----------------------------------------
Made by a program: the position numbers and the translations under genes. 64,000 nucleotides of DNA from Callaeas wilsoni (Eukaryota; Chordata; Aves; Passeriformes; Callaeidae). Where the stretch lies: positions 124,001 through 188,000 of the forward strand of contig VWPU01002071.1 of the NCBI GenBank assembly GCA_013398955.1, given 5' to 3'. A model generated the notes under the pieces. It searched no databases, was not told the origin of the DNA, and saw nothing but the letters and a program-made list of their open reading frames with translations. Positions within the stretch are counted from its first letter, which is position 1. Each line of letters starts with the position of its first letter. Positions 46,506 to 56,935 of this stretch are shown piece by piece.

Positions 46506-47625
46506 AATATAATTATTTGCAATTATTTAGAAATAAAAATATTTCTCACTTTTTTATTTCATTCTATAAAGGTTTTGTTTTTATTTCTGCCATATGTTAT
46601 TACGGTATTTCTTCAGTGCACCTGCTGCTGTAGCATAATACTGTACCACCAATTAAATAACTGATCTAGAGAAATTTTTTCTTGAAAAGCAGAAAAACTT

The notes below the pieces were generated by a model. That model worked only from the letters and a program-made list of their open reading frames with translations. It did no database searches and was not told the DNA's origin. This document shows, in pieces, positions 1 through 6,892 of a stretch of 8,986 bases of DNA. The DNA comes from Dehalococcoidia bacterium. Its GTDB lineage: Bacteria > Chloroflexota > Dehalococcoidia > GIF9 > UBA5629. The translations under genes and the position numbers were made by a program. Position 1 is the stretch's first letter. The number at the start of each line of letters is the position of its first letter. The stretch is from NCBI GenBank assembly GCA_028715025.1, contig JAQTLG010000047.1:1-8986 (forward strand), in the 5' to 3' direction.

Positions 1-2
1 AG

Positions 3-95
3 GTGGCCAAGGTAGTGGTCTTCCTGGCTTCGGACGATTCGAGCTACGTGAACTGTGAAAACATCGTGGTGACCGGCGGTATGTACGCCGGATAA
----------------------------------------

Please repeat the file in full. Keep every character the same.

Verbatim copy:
Made by a program: the position numbers and the translations under genes. 64,000 nucleotides of DNA from Callaeas wilsoni (Eukaryota; Chordata; Aves; Passeriformes; Callaeidae). Where the stretch lies: positions 124,001 through 188,000 of the forward strand of contig VWPU01002071.1 of the NCBI GenBank assembly GCA_013398955.1, given 5' to 3'. A model generated the notes under the pieces. It searched no databases, was not told the origin of the DNA, and saw nothing but the letters and a program-made list of their open reading frames with translations. Positions within the stretch are counted from its first letter, which is position 1. Each line of letters starts with the position of its first letter. Positions 46,506 to 56,935 of this stretch are shown piece by piece.

Positions 46506-47625
46506 AATATAATTATTTGCAATTATTTAGAAATAAAAATATTTCTCACTTTTTTATTTCATTCTATAAAGGTTTTGTTTTTATTTCTGCCATATGTTAT
46601 TACGGTATTTCTTCAGTGCACCTGCTGCTGTAGCATAATACTGTACCACCAATTAAATAACTGATCTAGAGAAATTTTTTCTTGAAAAGCAGAAAAACTT

The notes below the pieces were generated by a model. That model worked only from the letters and a program-made list of their open reading frames with translations. It did no database searches and was not told the DNA's origin. This document shows, in pieces, positions 1 through 6,892 of a stretch of 8,986 bases of DNA. The DNA comes from Dehalococcoidia bacterium. Its GTDB lineage: Bacteria > Chloroflexota > Dehalococcoidia > GIF9 > UBA5629. The translations under genes and the position numbers were made by a program. Position 1 is the stretch's first letter. The number at the start of each line of letters is the position of its first letter. The stretch is from NCBI GenBank assembly GCA_028715025.1, contig JAQTLG010000047.1:1-8986 (forward strand), in the 5' to 3' direction.

Positions 1-2
1 AG

Positions 3-95
3 GTGGCCAAGGTAGTGGTCTTCCTGGCTTCGGACGATTCGAGCTACGTGAACTGTGAAAACATCGTGGTGACCGGCGGTATGTACGCCGGATAA